Is the environment to blame for your food allergy?

Erin Benton presenting her research at the 2017 Texas Society for Public Health Education Annual Conference in Waco, Texas.

Erin Benton presenting her research at the 2017 Texas Society for Public Health Education Annual Conference in Waco, Texas.

Erin Benton, a second-year Master's of Public Health student, is no stranger to food allergies. Erin, along with her father and brother, have all experienced at least one food allergy in their lifetime. Though she considered genetics a reason for her family's food allergy susceptibility, Erin considered other causes for these all too common afflictions. Why didn't her mom experience a food allergy? Why are some people born with allergies, while others develop them later in life? Are food allergies an emerging public health issue?

During her first semester of graduate school, Erin took an environmental health course taught by The Sayes Group founder, Dr. Christie Sayes. After listening to a lecture about how the environment has been associated with the onset of celiac disease (i.e. an immune reaction to eating gluten, a protein found in wheat, barley, and rye), Erin felt inspired to further investigate the correlation between the environment and the onset of food allergies. She collaborated with Dr. Christie Sayes to write and publish a journal article in order to define the role of the environment as it relates to food allergies.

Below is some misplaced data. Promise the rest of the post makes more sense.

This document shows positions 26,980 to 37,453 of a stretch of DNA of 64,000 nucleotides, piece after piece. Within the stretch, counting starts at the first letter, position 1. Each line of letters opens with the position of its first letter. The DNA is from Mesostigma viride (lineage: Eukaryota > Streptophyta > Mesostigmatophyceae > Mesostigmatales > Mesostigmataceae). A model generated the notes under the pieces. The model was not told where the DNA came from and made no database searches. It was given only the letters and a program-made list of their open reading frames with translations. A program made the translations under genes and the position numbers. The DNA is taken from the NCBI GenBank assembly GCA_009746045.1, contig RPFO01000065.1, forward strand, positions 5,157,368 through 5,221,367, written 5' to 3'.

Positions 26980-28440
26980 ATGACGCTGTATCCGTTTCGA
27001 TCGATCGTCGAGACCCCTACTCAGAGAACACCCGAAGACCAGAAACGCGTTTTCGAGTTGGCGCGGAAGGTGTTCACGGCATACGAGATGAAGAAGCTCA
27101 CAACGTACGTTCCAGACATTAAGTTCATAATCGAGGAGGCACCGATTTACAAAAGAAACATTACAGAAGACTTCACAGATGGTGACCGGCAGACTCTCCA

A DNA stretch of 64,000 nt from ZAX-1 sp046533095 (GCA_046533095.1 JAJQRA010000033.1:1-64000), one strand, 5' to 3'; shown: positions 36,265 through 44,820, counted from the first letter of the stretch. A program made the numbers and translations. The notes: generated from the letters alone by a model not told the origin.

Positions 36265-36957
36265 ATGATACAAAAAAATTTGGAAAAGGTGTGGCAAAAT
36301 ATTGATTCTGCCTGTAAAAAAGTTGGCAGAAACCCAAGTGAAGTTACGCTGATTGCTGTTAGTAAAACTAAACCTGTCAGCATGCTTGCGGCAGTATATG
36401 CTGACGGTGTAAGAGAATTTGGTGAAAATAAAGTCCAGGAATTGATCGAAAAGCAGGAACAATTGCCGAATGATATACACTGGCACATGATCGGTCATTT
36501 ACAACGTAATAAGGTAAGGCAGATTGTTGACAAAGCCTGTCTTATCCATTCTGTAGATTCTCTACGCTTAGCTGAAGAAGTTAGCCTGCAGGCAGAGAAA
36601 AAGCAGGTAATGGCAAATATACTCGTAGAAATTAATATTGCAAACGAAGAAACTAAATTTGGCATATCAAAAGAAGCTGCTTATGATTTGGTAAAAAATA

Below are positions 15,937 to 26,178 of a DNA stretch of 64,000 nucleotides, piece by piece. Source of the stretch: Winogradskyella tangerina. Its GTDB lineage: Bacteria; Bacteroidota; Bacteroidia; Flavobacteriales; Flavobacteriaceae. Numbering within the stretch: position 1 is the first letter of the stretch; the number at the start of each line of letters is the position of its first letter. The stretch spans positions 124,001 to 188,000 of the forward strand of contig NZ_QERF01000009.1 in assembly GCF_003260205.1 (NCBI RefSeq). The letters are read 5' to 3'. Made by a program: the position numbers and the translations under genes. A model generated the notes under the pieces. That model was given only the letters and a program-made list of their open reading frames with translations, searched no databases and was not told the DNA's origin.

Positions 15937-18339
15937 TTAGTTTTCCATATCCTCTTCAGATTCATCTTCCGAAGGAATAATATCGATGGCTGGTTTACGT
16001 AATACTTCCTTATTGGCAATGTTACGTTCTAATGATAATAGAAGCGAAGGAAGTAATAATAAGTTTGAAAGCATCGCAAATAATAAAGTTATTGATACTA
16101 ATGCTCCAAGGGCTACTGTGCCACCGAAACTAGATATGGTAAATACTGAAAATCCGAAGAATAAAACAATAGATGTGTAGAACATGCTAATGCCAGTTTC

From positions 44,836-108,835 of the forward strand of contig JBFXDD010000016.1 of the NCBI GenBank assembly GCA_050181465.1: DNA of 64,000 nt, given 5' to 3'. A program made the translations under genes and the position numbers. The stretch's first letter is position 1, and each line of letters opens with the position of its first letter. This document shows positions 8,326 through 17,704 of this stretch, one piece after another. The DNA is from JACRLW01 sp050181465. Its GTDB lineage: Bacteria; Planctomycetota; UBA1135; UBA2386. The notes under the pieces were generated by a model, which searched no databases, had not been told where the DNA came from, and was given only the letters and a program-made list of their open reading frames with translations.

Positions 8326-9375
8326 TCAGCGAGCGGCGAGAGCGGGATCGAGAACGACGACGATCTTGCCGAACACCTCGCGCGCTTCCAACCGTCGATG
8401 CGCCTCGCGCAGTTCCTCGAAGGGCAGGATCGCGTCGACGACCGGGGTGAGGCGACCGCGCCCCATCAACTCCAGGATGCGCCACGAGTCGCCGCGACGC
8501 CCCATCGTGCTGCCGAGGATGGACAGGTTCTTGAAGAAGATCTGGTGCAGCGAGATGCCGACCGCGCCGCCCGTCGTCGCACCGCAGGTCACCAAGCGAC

Key findings from their research:

  • Food allergies diagnosed often appear in children under the age of three.
  • Children tend to have more than one food allergy present at a time.
  • People diagnosed are shown to have the following similarities: manifest symptom(s) at age < 20 years old, reside in industrialized environments, inflicted with predisposing health sensitivities, and originating from developed countries.
  • Environmental factors that can play a role in food allergies include: ethnicity and genetics, weight, exposure to air pollution and sunlight, asthma or eczema.
  • Highly urbanized areas, air pollution and food surplus will contribute to the growing environment-food allergy nexus.
  • The most cited adverse human health outcomes include multiple allergies, psychological effects, and death.
  • There are currently no proven methods to overcome a diagnosed food allergy, but there are known ways to overcome a sensitivity related food illness.
  • Environmental factors contribute to the onset of food allergies; therefore, this epidemic could be labeled as an emerging public health issue. 

You can access the journal article here: Benton EN and Sayes CM. (2017). “Environmental Factors Contribute to the Onset of Food Allergies”. Journal of Environmental Science and Public Health 1(1):35-55. Open Access (http://www.fortunejournals.com/articles/environmental-factors-contribute-to-the-onset-of-food-allergies.html).

Erin Benton (left) and Dr. Christie Sayes (right) presenting at the 2017 Texas Society for Public Health Education Annual Conference in Waco, Texas.